• Chemotherapy is used to treat cancer at the tumor site, as well as the cancer that may have spread to other parts of the body. Most chemotherapeutic drugs act directly on the cancer cells, preventing them from maturing or reproducing. And unlike humans, the side effects of chemo in pets is relatively mild. The goal with chemo is to slow down the growth of cancer cells, while producing minimal effects on normal cells.


  • Radiation Therapy is often used in conjunction with surgery or chemotherapy. Radiation therapy is a conventional medical treatment that sends high-energy particles into tumors. These particles interact with the atoms in the DNA of the cancer cells and destroy them. This, in turn, destroys the cancer cells.  Radiation also kills healthy cellsthat fall in its path, such as those in the skin, which can also be harmed. A dog must be under general anesthesia to receive radiation therapy and may require multiple treatment sessions.


  • Cryotherapy is a technique that uses extremely cold temperatures produced by liquid nitrogen to kill the abnormal cells. Usually used to treat relatively small, external tumors such as those on the skin, a local sedation or general anesthesia maybe required.


  • Photodynamic Therapy (PDT) is a treatment that uses a drug called a photosensitizer with a specific type of light to kill cancer cells. The agent is absorbed by normal cells as well as cancer cells, but stays in cancer cells longer. The tumor is exposed to light after a period of time. The photosensitizer in the tumor absorbs the light and produces an active form of oxygen that destroys the tumor cells. The light needed to activate most photosensitizers is unable to pass through tissue thicker than 1 cm. For this reason, PDT is usually used to treat tumors of the skin or on the lining of internal organ or cavities. PDT is less effective on large tumors, because the light cannot pass very far into the mass. PDT is used for localized tumors and cannot be used to treat metastatic cancer.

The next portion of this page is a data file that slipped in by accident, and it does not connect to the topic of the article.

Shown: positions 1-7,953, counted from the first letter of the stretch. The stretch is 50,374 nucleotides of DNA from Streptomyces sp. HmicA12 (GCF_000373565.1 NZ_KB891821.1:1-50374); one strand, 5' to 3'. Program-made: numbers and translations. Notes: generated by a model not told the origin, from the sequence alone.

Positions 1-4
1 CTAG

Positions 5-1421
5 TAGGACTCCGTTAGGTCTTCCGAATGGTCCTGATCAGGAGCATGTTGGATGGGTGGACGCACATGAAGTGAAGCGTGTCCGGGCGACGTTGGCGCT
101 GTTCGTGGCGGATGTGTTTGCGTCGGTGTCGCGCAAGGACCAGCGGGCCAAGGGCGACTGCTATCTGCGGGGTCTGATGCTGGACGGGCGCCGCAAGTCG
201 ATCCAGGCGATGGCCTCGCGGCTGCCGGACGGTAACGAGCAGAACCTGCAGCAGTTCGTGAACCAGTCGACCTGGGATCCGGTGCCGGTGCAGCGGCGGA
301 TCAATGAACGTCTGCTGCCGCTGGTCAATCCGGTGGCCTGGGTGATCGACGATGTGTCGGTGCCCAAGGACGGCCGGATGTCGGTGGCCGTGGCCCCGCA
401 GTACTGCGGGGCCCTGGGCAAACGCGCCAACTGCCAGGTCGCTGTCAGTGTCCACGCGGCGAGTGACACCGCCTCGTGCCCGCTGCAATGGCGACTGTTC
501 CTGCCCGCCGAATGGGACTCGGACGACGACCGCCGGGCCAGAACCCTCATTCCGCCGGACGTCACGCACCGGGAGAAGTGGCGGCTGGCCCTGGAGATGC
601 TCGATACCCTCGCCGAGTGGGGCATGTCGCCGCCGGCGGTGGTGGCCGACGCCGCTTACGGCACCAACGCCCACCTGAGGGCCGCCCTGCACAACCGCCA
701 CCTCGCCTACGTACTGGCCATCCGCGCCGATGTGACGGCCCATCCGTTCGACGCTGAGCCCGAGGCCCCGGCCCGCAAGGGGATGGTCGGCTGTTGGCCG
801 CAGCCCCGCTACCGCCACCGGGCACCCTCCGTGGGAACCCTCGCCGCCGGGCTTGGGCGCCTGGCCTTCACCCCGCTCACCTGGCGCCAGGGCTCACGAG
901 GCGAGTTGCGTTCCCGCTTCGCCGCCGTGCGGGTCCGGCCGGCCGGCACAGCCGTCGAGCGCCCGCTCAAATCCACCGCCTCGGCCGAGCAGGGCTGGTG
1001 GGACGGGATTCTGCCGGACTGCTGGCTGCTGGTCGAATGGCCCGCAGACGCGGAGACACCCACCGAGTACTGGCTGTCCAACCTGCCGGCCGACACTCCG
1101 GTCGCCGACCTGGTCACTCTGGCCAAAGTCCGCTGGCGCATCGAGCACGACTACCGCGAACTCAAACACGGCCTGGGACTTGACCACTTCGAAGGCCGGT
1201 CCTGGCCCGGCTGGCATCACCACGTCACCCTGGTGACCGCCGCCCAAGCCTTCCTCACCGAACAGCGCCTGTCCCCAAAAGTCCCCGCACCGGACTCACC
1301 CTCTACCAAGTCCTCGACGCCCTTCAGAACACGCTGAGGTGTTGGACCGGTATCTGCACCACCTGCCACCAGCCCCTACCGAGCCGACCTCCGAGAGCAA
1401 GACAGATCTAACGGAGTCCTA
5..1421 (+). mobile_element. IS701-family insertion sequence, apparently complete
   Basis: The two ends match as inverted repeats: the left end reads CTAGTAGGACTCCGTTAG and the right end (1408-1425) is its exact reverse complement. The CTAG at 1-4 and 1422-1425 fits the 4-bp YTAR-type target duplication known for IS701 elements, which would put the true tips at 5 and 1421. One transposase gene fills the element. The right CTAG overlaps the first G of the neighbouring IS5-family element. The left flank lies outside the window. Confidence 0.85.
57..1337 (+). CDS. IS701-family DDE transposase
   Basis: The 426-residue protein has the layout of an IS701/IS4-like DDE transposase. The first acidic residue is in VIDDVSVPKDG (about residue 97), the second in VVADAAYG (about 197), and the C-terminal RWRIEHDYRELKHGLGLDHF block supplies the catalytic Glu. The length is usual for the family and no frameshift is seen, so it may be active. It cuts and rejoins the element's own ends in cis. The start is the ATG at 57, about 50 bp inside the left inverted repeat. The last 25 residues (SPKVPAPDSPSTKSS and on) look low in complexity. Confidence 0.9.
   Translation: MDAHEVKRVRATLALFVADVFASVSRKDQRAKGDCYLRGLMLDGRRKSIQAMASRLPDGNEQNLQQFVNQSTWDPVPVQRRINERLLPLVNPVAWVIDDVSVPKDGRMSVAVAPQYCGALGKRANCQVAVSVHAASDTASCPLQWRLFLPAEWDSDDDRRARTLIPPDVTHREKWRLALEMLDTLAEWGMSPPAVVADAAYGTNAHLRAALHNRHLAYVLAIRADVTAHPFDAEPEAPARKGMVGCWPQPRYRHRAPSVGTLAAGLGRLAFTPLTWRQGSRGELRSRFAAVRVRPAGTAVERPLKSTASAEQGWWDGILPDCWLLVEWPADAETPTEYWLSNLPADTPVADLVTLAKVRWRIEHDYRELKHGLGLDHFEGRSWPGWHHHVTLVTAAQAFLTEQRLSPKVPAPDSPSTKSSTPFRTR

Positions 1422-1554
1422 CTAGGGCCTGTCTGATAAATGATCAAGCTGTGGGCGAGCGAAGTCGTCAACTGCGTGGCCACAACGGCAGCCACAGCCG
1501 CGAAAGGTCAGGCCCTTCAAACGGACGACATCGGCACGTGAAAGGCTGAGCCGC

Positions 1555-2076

• Acupuncture treatments are generally given as an adjunct to support western cancer treatments. Acupuncture can reduce the side effects of chemo and radiation. Acupuncture also increases blood circulation to the cells that need to get blood. There is some thought that acupuncture can help to pull blood away from cancer cells and give it to
    dog acupuncture


    the parts that need it. Often times with cancer, the body ends up without enough nutrients and energy because the cancer takes it all, and acupuncture is believed to help reverse this.